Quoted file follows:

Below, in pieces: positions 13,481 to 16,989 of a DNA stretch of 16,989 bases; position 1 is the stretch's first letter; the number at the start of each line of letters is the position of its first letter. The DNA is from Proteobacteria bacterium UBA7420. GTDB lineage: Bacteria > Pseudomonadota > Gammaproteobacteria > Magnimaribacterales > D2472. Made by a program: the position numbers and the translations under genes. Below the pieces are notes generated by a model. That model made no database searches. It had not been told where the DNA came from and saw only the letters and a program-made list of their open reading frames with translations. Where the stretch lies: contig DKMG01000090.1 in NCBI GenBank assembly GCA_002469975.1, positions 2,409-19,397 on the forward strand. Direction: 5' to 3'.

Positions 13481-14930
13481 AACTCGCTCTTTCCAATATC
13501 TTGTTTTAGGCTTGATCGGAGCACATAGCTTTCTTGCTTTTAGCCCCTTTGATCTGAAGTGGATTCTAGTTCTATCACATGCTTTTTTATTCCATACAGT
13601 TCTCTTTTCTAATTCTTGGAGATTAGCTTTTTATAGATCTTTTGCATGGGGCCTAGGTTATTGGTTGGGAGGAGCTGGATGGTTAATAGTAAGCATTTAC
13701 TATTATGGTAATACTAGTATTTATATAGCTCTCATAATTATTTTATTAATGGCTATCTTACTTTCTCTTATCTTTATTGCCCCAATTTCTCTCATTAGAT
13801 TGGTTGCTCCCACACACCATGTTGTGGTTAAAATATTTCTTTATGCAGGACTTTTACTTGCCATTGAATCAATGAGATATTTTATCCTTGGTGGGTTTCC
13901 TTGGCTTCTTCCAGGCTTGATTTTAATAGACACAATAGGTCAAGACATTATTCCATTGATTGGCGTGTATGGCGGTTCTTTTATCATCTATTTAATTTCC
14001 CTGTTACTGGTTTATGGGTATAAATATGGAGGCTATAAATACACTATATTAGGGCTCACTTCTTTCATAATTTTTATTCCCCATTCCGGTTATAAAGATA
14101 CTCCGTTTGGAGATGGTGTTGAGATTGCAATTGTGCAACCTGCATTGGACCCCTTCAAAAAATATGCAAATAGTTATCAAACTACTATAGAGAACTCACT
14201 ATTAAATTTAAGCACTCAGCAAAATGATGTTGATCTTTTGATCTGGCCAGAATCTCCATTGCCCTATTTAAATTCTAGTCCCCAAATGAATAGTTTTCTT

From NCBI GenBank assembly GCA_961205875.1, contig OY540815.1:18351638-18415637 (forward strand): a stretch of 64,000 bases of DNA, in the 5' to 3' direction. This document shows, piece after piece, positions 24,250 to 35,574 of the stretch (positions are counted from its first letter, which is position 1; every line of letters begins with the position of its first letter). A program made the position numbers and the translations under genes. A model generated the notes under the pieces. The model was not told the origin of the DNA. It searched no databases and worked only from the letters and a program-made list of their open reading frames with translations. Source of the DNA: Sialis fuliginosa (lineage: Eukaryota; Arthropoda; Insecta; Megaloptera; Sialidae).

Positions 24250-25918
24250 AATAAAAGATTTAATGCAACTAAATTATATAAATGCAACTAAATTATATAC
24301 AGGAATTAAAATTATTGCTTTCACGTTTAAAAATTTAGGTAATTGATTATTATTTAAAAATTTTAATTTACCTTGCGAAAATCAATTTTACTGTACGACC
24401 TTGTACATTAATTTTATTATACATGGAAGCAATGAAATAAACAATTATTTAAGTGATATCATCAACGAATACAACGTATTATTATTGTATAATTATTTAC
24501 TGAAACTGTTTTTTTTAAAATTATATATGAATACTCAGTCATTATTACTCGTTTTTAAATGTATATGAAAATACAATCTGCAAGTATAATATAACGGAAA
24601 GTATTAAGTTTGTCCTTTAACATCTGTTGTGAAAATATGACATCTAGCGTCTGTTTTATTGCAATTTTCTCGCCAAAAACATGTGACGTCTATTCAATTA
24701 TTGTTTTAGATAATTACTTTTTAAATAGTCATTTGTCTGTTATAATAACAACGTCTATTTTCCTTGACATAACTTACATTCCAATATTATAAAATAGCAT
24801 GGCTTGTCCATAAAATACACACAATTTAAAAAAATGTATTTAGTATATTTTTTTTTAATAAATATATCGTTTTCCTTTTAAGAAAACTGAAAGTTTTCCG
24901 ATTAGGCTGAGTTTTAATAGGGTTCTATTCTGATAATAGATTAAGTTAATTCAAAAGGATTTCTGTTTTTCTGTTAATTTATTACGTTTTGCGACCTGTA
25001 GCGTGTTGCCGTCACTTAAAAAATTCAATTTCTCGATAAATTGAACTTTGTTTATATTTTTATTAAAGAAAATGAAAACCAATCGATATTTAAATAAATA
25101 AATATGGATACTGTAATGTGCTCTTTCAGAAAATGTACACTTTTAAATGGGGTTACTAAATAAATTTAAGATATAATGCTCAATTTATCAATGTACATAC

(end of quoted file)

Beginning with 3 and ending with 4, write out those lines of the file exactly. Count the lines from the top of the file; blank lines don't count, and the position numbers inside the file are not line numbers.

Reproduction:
13481 AACTCGCTCTTTCCAATATC
13501 TTGTTTTAGGCTTGATCGGAGCACATAGCTTTCTTGCTTTTAGCCCCTTTGATCTGAAGTGGATTCTAGTTCTATCACATGCTTTTTTATTCCATACAGT